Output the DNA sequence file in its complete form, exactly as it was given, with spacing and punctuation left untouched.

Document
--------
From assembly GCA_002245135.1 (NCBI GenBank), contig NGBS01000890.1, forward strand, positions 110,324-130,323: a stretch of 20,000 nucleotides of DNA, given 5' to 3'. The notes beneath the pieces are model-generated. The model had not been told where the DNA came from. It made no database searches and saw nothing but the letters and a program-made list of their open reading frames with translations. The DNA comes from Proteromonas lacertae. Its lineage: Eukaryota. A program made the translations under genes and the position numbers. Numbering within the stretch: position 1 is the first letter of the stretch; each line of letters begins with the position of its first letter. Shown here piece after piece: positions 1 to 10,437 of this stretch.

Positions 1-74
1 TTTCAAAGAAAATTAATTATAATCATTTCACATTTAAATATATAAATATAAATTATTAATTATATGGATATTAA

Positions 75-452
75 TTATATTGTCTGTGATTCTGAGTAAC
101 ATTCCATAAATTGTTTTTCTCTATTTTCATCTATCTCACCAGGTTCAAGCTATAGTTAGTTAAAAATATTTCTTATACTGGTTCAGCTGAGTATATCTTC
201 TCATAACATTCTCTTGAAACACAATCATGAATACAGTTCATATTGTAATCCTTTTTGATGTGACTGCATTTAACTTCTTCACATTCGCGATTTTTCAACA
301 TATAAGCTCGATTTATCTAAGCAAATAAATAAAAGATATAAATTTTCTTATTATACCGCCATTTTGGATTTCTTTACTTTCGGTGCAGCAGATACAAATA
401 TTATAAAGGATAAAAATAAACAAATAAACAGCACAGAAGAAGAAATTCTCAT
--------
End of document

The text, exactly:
From assembly GCA_002245135.1 (NCBI GenBank), contig NGBS01000890.1, forward strand, positions 110,324-130,323: a stretch of 20,000 nucleotides of DNA, given 5' to 3'. The notes beneath the pieces are model-generated. The model had not been told where the DNA came from. It made no database searches and saw nothing but the letters and a program-made list of their open reading frames with translations. The DNA comes from Proteromonas lacertae. Its lineage: Eukaryota. A program made the translations under genes and the position numbers. Numbering within the stretch: position 1 is the first letter of the stretch; each line of letters begins with the position of its first letter. Shown here piece after piece: positions 1 to 10,437 of this stretch.

Positions 1-74
1 TTTCAAAGAAAATTAATTATAATCATTTCACATTTAAATATATAAATATAAATTATTAATTATATGGATATTAA

Positions 75-452
75 TTATATTGTCTGTGATTCTGAGTAAC
101 ATTCCATAAATTGTTTTTCTCTATTTTCATCTATCTCACCAGGTTCAAGCTATAGTTAGTTAAAAATATTTCTTATACTGGTTCAGCTGAGTATATCTTC
201 TCATAACATTCTCTTGAAACACAATCATGAATACAGTTCATATTGTAATCCTTTTTGATGTGACTGCATTTAACTTCTTCACATTCGCGATTTTTCAACA
301 TATAAGCTCGATTTATCTAAGCAAATAAATAAAAGATATAAATTTTCTTATTATACCGCCATTTTGGATTTCTTTACTTTCGGTGCAGCAGATACAAATA
401 TTATAAAGGATAAAAATAAACAAATAAACAGCACAGAAGAAGAAATTCTCAT